Recognizing the Power in Our Mouth
Though it is small, the human tongue is a powerful muscle. It plays an extremely important role in our ability to speak and communicate. Although the thoughts we wish to communicate come from our minds, the articulation of those thoughts come through the mouth, manipulated by the tongue. The tongue is so powerful in our imagery, that we attribute our speech completely to it as though it operates of its own free will.
Although the tongue is powerful and the words it produces can build up or tear down, this article addresses another powerful aspect of the tongue, its ability to taste. Sight, smell, and taste all contribute to our interaction with food. However, how food taste is the component that determines if we return to a food previously eaten. Oftentimes, like with our words, we give our tongue the power to determine which foods we eat and do not eat. This power affects our ability or level of willingness to make healthy food choices.
In the United States and other Western countries there is an abundance of items to eat. We have food on the brain, or is it just eating we love? There is a plethora of dietary options available; some promoting a nutritional advancement over another, while other choices just make us feel good. We love to eat and for the most part will eat almost anything that is visually promoted through advertising.
While I was caregiver to my husband, I began to look at my own health choices and how my body was responding as I was getting older. I observed my sister, who had been a vegan for a few years, lose weight and take on a glow of health like I had never seen. She seemed to have more energy and she displayed a happy disposition. So, I took a thirty-day vegan challenge from vegan foodie Tabitha Brown. I began to lose weight and feel better. I too was more energetic and felt satisfied when I ate, eliminating my need to eat constantly.
I have since then eaten meat, but my meat intake is extremely limited and often I opt for vegan options. I practice what I call a “plant centered,” lifestyle. My eating plan begins with a small plate that is at least fifty percent vegetables. If meat is included, the portion is small and not the entrée. Processed foods, which is not food at all, are extremely limited and almost non-existent. Water is my drink of choice. I strive to only eat when I am hungry and stop eating the moment my hunger subsides. I sit when I eat and intentionally think about what I am eating. I read food labels, the fewer the ingredients the better. I google unfamiliar ingredients to understand their dietary contribution or if they are harmful.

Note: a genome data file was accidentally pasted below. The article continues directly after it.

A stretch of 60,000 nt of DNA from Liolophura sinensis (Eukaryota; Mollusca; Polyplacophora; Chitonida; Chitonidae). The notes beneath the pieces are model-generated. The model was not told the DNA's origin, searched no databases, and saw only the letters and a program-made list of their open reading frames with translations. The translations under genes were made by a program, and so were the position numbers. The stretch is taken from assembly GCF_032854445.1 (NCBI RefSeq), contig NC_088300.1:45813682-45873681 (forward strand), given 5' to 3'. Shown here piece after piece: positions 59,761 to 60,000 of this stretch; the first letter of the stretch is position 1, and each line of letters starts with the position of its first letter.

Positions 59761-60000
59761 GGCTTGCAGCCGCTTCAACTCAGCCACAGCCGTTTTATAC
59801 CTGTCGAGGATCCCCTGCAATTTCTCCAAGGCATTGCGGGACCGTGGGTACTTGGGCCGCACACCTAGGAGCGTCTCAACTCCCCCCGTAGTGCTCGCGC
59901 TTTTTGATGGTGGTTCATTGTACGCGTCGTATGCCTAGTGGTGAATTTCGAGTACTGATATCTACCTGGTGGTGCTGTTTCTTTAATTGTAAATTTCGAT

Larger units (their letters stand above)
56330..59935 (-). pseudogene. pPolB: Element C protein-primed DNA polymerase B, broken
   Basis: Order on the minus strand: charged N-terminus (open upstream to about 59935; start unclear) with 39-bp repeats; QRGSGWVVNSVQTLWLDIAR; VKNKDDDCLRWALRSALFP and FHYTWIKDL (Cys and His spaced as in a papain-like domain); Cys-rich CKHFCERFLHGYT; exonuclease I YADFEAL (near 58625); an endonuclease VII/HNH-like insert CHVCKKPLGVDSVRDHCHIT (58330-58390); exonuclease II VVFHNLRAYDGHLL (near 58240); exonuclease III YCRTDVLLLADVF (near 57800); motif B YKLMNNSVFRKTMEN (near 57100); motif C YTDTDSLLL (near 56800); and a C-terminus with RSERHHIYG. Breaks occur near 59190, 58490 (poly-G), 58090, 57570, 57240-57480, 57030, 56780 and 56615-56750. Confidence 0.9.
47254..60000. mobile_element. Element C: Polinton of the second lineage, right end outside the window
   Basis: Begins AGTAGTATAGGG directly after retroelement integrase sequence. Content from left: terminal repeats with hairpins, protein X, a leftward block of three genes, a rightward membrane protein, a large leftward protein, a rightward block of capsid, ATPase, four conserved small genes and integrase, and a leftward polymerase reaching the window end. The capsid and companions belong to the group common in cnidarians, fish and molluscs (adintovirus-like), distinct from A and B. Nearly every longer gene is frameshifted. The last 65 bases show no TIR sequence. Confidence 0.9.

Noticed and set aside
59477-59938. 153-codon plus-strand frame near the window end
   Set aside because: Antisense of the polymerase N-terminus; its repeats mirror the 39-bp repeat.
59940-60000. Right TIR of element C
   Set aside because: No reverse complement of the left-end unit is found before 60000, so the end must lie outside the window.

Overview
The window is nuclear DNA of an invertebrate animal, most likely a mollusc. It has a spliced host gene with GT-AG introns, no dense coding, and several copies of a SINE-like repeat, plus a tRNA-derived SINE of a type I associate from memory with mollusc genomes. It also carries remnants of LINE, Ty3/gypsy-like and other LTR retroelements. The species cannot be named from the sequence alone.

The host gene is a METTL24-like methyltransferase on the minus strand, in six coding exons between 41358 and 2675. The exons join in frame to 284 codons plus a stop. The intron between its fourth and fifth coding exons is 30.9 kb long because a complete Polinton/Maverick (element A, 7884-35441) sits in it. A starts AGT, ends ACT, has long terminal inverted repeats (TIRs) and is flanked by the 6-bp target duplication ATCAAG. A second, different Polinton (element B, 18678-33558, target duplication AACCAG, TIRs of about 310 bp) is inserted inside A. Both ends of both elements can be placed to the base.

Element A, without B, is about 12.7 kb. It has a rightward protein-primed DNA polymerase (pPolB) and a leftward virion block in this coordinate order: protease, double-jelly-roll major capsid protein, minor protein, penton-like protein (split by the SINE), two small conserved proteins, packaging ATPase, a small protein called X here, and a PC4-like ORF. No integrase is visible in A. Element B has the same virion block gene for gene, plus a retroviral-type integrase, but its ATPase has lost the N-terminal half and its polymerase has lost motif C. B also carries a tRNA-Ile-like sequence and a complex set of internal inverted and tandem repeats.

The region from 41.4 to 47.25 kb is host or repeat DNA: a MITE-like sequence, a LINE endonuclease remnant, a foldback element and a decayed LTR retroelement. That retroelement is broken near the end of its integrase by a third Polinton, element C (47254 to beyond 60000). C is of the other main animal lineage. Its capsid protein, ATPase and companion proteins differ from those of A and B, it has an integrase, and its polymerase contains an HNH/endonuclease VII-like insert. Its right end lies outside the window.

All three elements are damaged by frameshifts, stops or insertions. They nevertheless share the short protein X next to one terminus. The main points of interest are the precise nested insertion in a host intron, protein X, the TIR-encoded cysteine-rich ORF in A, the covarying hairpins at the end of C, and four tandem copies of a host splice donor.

These changes in my eating habits along with intermittent fasting have given me more energy and clarity of mind. I am also able to sleep soundly through the night. Coming from a family prone to diabetes and heart disease, my determination is to live long and strong and work to break the cycle of lifestyle disease. Yes, I have lost weight, a wonderful result, but not my primary focus. My goal is to be healthy enough to completely fulfill the purpose for which I exist and to be a good steward of this body I have been given.
Yes, I engage in some form of exercise daily. But no matter how much you exercise, you cannot outrun your food choice. Food is the fuel your body needs to produce energy for body functions. There are many people who look fit and fine on the outside but are falling apart at the cellular level due to poor eating choices.
Just as the words that come out of the mouth and spoken with the tongue are a choice, so is the food that enters our mouth and begin the digestion process with the tongue. Taming the tongue is essential for good health.